Imagine you are peacefully admiring artwork within the serene setting of one of the world’s finest museums. Suddenly, a man pulls a hammer from his jacket and begins pummeling priceless works of art. According to a 1991 article in the New York Times, this exact scenario occurred in Florence, Italy at the Gallery of the Academy of Florence.
David’s Broken Toe
A jobless, 47 -year-old Sicilian man by the name of Piero Cannata smuggled a hammer into the museum and smashed a toe off the left foot of Michelangelo’s legendary David statue. While law enforcement made their way to the museum, Cannata was restrained by visitors.
Although the nearly 500 hundred year-old sculpture was able to be repaired, Antonio Paolucci, the director of the museum, lamented: “The moral impact remains. The world’s most famous statue has been damaged.” Cannata declared he had been instructed to deface the piece by “La Belle Nani,” a 16th century Renaissance portrait of a female model painted by Paolo Veronese. Charged with degrading Italian artistic heritage, Cannata was tried, labelled mentally ill, and sent to a psychiatric hospital. Since then, he has been continually released from psychiatric care and recaptured for vandalizing several additional works of art.
In 1993, Cannata was discovered in the Prato cathedral scribbling on a 15th century fresco by Fillipo Lippi with a black marker. Later in the year, he slashed a 16th century painting entitled “Adoration of the Shepherds Before Baby Jesus” with a knife. At the national museum of modern art in Rome, he again used black marker to doodle on a Jackson Pollock painting in 1999 with the claim that it was ugly. “Because it has a sentence that doesn’t make sense” was his 2005 excuse when he took credit for spray painting a black “X” across a commemorative plaque set in the paving of Piazza dell Signoria in Florence, Italy. In the past, he had reportedly told authorities he feels compelled to disfigure the artwork by an inexplicable internal force.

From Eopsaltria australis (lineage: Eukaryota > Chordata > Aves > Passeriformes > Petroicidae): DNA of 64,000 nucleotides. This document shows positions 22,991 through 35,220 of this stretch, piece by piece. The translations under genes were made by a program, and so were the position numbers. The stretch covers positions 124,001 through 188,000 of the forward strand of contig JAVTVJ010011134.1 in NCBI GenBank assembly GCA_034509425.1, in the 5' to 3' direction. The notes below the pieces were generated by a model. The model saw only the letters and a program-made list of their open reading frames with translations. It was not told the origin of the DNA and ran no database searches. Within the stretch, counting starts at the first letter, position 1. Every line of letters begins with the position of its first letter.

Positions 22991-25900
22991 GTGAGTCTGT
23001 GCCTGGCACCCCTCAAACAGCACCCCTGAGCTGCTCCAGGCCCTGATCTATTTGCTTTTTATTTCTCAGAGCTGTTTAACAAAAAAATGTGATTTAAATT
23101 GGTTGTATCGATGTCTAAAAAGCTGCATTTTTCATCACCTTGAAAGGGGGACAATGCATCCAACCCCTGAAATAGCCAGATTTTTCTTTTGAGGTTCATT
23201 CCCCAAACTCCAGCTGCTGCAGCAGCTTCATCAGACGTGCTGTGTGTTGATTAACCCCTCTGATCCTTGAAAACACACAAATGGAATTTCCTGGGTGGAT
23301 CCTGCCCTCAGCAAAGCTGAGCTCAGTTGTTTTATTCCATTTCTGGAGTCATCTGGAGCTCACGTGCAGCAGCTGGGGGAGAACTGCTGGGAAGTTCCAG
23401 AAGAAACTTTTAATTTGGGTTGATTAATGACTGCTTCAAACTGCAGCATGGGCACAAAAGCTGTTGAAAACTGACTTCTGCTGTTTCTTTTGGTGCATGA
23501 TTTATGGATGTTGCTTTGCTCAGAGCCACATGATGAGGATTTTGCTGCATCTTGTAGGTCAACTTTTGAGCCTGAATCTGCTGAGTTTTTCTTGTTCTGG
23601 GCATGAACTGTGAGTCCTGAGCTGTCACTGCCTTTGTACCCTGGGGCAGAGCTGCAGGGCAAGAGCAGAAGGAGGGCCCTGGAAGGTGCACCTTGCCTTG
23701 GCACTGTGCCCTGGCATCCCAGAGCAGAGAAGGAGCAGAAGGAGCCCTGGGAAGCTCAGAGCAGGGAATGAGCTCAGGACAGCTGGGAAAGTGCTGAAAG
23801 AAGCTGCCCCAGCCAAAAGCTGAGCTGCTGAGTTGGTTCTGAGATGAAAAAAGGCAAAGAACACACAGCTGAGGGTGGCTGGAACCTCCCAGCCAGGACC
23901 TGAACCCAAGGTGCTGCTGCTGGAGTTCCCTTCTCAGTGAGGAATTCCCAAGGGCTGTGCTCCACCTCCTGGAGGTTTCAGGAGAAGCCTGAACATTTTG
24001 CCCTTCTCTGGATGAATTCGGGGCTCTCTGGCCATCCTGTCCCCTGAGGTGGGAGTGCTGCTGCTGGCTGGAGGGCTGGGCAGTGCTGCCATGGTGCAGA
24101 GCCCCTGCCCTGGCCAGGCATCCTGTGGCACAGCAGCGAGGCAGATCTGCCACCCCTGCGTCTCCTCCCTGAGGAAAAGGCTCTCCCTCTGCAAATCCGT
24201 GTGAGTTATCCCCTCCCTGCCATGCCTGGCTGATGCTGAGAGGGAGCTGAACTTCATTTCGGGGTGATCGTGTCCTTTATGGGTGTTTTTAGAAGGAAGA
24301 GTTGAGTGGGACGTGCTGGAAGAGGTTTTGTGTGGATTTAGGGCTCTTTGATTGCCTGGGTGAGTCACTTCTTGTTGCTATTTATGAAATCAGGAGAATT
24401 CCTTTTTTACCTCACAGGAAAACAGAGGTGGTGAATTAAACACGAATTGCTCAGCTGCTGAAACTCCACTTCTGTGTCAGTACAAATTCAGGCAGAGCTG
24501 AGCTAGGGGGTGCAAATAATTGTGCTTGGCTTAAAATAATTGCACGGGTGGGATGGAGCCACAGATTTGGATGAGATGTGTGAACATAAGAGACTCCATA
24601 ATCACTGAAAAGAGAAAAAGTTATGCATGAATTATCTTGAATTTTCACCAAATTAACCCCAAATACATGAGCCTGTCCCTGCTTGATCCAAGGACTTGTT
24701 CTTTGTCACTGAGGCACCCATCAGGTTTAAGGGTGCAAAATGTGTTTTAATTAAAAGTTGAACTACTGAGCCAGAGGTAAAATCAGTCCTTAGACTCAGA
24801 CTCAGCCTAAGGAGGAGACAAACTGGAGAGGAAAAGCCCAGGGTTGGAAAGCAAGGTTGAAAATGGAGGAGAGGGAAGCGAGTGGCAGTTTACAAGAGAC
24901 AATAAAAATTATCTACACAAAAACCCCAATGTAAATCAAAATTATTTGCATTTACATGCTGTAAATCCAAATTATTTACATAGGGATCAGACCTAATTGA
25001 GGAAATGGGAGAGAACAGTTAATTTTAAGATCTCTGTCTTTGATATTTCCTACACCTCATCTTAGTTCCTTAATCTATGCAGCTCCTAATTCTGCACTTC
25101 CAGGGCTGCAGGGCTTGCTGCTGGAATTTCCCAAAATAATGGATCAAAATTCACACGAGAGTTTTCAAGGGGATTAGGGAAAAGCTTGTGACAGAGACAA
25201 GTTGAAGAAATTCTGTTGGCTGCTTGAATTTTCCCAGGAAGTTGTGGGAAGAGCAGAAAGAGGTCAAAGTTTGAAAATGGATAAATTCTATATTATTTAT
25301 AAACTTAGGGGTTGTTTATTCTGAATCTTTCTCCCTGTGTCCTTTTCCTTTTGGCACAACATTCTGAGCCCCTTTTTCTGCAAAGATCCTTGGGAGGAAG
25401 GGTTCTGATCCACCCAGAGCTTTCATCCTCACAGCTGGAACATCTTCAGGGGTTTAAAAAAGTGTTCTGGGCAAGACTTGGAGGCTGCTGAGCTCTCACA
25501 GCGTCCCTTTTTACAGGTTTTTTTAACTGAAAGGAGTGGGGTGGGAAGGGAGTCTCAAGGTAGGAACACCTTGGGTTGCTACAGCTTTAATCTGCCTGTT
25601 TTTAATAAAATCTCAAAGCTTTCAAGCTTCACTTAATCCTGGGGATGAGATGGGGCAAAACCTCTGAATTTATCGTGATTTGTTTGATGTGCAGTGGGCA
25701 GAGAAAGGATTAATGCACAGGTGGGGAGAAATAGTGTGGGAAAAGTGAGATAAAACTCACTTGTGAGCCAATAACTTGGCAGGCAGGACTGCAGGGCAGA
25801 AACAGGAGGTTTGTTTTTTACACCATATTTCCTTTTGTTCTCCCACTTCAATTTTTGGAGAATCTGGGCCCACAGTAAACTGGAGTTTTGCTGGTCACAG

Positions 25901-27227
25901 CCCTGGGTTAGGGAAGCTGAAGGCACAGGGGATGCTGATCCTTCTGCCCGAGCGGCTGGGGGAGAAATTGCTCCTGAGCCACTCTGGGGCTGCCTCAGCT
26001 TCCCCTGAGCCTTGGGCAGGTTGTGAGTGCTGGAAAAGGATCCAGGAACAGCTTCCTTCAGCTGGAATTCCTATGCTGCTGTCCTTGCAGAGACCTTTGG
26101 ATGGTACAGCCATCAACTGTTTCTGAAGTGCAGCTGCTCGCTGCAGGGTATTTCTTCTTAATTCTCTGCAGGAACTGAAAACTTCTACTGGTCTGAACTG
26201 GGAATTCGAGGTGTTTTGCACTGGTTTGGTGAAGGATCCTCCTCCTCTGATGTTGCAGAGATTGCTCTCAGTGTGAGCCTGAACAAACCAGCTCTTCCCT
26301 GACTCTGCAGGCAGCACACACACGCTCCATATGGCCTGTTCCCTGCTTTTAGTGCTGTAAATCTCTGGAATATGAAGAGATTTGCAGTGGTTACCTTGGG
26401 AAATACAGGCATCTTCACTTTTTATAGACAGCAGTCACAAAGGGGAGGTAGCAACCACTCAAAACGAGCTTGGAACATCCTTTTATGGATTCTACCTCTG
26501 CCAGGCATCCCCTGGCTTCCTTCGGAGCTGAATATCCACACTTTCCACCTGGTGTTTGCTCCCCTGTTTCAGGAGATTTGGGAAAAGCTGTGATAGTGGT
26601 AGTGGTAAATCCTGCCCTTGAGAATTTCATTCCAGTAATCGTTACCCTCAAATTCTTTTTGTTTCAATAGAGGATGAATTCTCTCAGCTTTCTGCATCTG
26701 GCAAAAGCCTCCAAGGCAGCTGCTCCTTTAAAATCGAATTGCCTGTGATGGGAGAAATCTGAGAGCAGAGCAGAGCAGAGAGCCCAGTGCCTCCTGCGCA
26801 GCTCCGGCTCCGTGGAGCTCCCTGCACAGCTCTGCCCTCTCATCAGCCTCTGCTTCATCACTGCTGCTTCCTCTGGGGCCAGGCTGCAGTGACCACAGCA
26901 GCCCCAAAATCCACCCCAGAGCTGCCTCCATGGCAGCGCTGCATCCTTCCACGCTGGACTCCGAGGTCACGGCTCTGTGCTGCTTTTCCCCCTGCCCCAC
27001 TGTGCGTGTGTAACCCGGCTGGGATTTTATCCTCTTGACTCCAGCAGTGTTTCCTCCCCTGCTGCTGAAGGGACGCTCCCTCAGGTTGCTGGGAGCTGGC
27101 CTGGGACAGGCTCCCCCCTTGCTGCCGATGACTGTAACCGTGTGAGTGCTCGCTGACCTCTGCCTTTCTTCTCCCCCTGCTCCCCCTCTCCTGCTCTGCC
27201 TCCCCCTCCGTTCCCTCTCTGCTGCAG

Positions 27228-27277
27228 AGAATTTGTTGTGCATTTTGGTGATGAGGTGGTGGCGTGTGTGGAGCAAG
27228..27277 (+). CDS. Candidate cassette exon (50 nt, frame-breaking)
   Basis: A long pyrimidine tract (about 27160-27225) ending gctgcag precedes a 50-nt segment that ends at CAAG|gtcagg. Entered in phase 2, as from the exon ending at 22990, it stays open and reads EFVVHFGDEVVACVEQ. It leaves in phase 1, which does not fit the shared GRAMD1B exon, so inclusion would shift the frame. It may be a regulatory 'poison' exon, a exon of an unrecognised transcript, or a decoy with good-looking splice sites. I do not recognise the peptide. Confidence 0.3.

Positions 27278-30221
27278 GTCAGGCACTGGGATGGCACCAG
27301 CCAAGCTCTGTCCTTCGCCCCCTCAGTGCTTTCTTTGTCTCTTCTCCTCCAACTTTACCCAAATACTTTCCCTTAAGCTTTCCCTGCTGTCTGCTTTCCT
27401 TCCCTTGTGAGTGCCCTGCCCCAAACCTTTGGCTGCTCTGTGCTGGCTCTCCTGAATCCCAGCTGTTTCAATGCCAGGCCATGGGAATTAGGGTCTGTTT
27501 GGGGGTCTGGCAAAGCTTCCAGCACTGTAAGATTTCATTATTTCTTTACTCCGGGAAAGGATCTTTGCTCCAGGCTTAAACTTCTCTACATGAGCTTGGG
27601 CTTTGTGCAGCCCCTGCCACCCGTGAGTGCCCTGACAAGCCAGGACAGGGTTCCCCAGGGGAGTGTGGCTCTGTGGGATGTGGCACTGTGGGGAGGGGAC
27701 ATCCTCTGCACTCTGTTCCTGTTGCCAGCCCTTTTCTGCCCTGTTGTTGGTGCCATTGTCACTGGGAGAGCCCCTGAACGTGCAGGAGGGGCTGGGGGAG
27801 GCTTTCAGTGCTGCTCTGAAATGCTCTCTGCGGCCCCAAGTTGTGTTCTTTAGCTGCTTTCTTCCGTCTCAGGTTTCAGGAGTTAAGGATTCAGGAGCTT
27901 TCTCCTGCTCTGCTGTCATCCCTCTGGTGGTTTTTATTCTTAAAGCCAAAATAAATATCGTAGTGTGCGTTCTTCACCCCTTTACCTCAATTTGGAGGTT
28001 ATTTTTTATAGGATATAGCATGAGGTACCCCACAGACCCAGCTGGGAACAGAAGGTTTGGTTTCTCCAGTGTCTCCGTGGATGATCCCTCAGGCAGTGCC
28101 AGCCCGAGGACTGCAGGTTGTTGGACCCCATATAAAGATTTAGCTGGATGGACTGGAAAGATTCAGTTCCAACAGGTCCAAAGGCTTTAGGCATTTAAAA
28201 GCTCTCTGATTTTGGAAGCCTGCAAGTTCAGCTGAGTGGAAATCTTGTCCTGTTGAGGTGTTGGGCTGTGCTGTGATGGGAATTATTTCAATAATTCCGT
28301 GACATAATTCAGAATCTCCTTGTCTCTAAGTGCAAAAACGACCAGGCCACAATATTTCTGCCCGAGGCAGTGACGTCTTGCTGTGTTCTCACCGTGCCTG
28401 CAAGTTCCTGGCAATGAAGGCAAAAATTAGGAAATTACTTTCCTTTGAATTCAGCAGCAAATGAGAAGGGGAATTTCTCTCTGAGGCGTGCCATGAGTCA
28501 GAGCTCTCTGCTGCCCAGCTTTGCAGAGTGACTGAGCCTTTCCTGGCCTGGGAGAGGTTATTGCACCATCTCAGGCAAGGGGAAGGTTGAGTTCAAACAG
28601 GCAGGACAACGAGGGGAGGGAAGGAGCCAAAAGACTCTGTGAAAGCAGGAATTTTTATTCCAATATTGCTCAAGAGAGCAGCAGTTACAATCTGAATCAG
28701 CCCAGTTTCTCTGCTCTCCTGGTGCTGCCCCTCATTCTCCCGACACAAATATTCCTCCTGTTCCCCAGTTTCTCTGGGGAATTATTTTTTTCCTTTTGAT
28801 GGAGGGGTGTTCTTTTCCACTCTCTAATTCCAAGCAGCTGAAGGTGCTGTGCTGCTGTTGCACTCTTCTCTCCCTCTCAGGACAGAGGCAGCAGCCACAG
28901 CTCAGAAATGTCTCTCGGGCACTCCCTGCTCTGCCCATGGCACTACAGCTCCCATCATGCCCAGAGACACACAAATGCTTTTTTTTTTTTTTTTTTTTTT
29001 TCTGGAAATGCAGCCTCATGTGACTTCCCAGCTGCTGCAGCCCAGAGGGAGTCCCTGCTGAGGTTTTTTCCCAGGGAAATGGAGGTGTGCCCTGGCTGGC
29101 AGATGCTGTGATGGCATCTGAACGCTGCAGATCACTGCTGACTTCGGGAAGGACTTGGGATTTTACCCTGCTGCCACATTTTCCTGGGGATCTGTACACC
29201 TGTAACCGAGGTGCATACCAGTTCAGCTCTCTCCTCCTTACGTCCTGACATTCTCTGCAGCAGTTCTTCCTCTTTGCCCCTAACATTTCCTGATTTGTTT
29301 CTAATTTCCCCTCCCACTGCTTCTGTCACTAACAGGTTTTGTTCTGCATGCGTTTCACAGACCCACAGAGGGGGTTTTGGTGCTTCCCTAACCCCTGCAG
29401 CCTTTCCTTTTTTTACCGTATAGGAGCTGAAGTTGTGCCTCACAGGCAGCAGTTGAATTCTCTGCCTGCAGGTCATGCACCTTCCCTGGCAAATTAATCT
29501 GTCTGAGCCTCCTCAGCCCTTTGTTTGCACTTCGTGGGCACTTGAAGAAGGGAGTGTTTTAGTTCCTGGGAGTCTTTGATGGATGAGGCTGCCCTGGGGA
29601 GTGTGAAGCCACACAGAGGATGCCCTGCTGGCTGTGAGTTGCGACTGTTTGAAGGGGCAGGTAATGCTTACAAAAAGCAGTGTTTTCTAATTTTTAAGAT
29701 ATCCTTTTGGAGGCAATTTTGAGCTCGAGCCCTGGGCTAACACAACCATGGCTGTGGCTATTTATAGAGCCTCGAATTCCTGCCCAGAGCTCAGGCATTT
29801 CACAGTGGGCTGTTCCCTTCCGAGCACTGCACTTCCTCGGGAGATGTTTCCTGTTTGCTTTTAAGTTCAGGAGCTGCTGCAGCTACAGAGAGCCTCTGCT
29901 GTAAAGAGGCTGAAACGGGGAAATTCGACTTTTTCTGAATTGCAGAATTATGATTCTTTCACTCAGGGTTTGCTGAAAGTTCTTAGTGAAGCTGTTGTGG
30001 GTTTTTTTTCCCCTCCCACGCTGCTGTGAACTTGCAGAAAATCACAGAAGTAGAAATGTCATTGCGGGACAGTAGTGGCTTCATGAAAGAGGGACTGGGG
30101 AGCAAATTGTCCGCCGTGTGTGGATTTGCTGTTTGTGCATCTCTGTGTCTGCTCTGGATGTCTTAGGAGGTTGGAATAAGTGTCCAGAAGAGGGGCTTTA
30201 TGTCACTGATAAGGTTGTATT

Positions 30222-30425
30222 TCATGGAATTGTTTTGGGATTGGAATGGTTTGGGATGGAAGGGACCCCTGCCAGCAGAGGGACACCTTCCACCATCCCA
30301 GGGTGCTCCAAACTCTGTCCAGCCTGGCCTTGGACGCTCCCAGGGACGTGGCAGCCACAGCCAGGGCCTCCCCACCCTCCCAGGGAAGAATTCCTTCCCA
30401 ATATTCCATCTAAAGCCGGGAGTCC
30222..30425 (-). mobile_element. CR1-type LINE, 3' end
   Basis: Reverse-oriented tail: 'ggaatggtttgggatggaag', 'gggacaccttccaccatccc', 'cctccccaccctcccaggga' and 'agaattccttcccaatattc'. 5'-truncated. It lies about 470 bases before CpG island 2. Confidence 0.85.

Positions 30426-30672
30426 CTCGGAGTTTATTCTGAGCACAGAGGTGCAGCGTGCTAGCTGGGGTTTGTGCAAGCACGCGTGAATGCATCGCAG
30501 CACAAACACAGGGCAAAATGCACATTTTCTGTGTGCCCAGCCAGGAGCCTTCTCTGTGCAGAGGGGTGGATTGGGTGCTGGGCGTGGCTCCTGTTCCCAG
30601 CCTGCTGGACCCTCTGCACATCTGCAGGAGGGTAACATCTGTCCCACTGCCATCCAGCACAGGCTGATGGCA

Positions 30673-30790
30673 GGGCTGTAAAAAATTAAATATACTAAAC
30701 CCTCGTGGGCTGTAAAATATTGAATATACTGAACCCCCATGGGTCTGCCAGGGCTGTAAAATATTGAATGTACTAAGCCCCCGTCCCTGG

In May 2014, it was reported that Michelangelo’s David was in danger of collapse due to weakened ankles, caused by years of minute vibrations from the millions of visitors who walk past the statue yearly, as well as automobile traffic in the area.